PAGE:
macro prototype

Discussion in 'C Programming' started by ashu, Feb 24, 2012.

  1. ashu

    ashu Guest

    Hi all,
    I want to use a macro which I want to define in a .c(lets call it
    macro.c) file instead of a .h(macro.h) file because it uses some local
    variables which are defined in the .c file. However I want this macro
    to be visible to other files which will include the
    corresponding .h(macro.h) file.

    The problem here is since the macro is defined in the macro.c file and
    there is no way I can declare a prototype of the macro in the macro.h
    file, this macro cannot be invoked by other files since the other
    files simply include the macro.h file.

    Is there anyway I can get around this problem ?

    regards
    Ashu
     
    ashu, Feb 24, 2012
    #1
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  2. On Feb 24, 10:36 am, ashu <> wrote:

    > I want to use a macro which I want to define in a .c(lets call it
    > macro.c) file instead of a .h(macro.h) file because it uses some local
    > variables which are defined in the .c file.


    you cannot access local variables (I guessing you mean file scope?)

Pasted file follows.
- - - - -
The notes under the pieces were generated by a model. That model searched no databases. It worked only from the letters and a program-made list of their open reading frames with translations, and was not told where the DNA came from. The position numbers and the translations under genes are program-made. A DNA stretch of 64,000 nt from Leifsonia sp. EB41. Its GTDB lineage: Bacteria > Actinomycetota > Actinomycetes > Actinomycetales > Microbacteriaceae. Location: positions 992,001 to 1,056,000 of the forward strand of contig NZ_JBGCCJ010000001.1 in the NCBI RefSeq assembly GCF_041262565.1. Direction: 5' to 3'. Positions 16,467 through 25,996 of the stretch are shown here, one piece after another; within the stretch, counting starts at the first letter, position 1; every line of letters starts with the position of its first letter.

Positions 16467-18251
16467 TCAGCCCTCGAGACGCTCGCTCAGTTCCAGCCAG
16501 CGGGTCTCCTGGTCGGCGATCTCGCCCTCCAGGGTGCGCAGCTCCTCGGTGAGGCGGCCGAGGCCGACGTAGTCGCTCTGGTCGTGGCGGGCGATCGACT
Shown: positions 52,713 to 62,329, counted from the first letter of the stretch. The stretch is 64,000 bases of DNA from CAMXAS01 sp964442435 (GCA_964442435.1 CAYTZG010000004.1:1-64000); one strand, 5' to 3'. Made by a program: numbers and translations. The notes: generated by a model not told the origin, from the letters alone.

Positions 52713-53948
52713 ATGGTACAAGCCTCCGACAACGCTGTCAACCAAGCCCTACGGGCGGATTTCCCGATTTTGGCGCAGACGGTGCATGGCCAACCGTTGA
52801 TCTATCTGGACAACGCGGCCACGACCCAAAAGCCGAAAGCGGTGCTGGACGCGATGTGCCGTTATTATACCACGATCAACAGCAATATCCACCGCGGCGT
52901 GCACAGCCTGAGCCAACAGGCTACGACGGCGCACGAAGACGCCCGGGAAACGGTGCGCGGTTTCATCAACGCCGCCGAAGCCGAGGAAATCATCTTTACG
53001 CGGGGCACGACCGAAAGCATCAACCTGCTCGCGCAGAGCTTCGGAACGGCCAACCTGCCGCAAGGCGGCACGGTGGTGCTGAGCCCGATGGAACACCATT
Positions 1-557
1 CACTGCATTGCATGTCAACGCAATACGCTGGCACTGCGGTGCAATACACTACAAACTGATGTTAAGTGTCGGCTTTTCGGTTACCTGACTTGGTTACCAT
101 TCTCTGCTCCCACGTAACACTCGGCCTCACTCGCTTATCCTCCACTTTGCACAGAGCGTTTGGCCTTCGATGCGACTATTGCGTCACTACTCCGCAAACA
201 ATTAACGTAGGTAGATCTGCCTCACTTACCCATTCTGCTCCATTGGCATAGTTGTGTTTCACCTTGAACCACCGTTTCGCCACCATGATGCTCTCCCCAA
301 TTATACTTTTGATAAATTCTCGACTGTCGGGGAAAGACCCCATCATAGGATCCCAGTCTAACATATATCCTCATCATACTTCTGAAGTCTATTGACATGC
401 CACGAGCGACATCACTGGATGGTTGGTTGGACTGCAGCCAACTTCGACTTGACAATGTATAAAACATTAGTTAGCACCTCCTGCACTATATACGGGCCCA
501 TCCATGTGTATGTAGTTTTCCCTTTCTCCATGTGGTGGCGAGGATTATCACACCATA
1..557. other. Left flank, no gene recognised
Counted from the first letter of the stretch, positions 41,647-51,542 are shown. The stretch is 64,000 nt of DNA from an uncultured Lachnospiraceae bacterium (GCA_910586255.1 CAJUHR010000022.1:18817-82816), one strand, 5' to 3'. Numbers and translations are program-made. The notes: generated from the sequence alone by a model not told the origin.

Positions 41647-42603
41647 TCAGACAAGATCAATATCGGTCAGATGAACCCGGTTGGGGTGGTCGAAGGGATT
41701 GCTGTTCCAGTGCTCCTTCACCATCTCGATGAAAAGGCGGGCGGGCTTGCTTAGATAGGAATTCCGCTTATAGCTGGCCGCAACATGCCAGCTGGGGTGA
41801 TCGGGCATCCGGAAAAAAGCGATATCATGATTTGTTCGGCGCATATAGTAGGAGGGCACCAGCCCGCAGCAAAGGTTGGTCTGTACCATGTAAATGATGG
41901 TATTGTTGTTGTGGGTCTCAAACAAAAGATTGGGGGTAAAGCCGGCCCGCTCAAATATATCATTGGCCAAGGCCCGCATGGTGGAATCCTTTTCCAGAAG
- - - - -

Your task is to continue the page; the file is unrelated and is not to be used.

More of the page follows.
using a macro used in another .c file (technical term "Translation
    Unit")

    > However I want this macro
    > to be visible to other files which will include the
    > corresponding .h(macro.h) file.
    >
    > The problem here is since the macro is defined in the macro.c file and
    > there is no way I can declare a prototype of the macro in the macro.h
    > file,


    since there is no such thing as a macro-prototype

    > this macro cannot be invoked by other files since the other
    > files simply include the macro.h file.
    >
    > Is there anyway I can get around this problem ?


    no. Not as stated you have a fundamental misconception about what
    macros are. macros (in C) do a simple textual substitution.

    Why can't your macro be a function? Or could your macro call a
    function that does the real work.

    please don't say "efficiency"...